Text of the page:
Global-scale Observations of the Limb and Disk
|Instrument type||Imaging Spectrograph|
|Function||Observation of Earth's Thermosphere and Ionosphere|
|Mission duration||2 Years|
|Launch date||Q1, 2018 |
The Global-scale Observations of the Limb and Disk (GOLD) mission is a planned Heliophysics Mission of Opportunity (MOO) for NASA’s Explorer program. Led by Richard Eastes at the Florida Space Institute, which is located at the University of Central Florida (UCF), GOLD will provide a new capability for imaging the boundary between Earth and space in order to answer key questions about the effects of solar and atmospheric variability on the Earth’s space weather. GOLD was one of 11 proposals selected, of the 42 submitted, for further study in September 2011. On April 12, 2013, NASA announced that GOLD, along with the Ionospheric Connection Explorer (ICON), had been selected for flight in 2017.
After launch, GOLD will perform a two-year mission, imaging the Earth’s thermosphere and ionosphere from geostationary orbit. The GOLD instrument is a two-channel Far Ultraviolet (FUV) imaging spectrograph that will be built by the Laboratory for Atmospheric and Space Physics (LASP) at the University of Colorado Boulder, and will be flown as a hosted payload on a commercial communications satellite owned and operated by SES S.A.. The SES-14 mission is scheduled to launch in the first quarter of 2018 on an Ariane 5 rocket. In June 2017 SES announced the successful integration of GOLD with the SES-14 satellite under construction at Airbus Defense and Space in Toulouse, France.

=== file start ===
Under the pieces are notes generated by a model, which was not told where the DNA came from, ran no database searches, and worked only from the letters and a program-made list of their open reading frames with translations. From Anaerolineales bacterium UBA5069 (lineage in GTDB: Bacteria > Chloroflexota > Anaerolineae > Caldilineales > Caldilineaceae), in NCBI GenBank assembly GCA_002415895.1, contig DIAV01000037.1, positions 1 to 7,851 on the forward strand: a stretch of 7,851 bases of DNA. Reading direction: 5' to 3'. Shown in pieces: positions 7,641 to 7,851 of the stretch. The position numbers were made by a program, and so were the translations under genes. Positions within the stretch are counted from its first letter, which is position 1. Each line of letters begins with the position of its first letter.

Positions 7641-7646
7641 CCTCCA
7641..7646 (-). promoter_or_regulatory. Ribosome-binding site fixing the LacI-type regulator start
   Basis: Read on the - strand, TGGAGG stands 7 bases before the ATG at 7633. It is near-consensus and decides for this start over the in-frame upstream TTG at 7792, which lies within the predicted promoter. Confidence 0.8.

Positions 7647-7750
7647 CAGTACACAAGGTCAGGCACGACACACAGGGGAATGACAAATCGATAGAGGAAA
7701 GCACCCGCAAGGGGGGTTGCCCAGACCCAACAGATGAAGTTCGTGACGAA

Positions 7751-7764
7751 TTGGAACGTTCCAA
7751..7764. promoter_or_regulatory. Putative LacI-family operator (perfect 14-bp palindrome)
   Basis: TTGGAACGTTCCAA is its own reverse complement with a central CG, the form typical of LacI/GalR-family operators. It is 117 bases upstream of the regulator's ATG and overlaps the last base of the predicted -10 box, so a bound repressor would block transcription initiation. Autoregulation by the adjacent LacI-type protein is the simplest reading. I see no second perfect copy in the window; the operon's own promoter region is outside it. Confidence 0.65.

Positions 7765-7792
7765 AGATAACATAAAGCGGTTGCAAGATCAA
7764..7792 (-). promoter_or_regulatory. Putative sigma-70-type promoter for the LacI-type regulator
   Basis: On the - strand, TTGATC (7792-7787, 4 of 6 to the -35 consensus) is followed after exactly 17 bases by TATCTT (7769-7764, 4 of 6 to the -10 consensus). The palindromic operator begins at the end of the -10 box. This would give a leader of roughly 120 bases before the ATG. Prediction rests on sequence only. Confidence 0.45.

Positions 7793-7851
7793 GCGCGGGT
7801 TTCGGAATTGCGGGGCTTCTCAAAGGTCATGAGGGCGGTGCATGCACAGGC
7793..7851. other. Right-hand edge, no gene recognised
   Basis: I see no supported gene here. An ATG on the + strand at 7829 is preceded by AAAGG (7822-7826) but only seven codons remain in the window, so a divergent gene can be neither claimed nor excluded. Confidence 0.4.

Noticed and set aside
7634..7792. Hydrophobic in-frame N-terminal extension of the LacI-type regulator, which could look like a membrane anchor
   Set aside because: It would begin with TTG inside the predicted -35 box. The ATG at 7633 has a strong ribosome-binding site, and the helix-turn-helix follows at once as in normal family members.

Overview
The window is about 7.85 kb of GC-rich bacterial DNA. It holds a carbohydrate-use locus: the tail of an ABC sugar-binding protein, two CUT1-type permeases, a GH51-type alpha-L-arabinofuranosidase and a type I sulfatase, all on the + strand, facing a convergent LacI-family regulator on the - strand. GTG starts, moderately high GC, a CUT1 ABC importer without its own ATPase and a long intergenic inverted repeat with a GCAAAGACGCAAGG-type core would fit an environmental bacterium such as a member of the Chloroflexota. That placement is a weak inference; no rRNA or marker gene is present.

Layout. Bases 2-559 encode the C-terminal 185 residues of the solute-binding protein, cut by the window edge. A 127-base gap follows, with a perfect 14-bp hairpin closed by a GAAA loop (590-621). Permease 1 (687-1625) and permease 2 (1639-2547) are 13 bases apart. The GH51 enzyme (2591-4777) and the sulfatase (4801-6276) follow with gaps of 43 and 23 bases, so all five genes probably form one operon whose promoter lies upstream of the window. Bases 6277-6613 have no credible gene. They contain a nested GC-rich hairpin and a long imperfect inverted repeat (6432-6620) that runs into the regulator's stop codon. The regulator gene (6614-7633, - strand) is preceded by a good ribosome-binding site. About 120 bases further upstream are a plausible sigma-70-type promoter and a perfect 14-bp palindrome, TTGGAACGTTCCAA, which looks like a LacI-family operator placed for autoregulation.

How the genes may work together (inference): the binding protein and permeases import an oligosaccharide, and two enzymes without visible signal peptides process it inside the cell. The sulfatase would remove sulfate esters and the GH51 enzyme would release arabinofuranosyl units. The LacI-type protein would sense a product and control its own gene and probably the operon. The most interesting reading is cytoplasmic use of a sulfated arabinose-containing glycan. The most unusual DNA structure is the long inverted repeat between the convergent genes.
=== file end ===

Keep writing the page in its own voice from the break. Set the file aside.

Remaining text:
Additional organizations participating in the GOLD mission include the National Center for Atmospheric Research (NCAR), Virginia Tech, the University of California Berkeley, Computational Physics Inc (CPI), the National Oceanic and Atmospheric Administration (NOAA), the U.S. Naval Research Laboratory (NRL), Boston University, and Clemson University.
The scientific objectives of the GOLD mission are to determine how geomagnetic storms alter the temperature and composition of Earth’s atmosphere, to analyze the global-scale response of the thermosphere to solar extreme-ultraviolet variability, to investigate the significance of atmospheric waves and tides propagating from below the temperature structure of the thermosphere and to resolve how the structure of the equatorial ionosphere influences the formation and evolution of equatorial plasma density irregularities. The viewpoint provided by GOLD’s geostationary orbit – from which the same hemisphere is always observable – is a new perspective on the Earth’s upper atmosphere. This viewpoint allows local time, universal time and longitudinal variations of the thermosphere and ionosphere’s response to the various forcing mechanisms to be uniquely determined.
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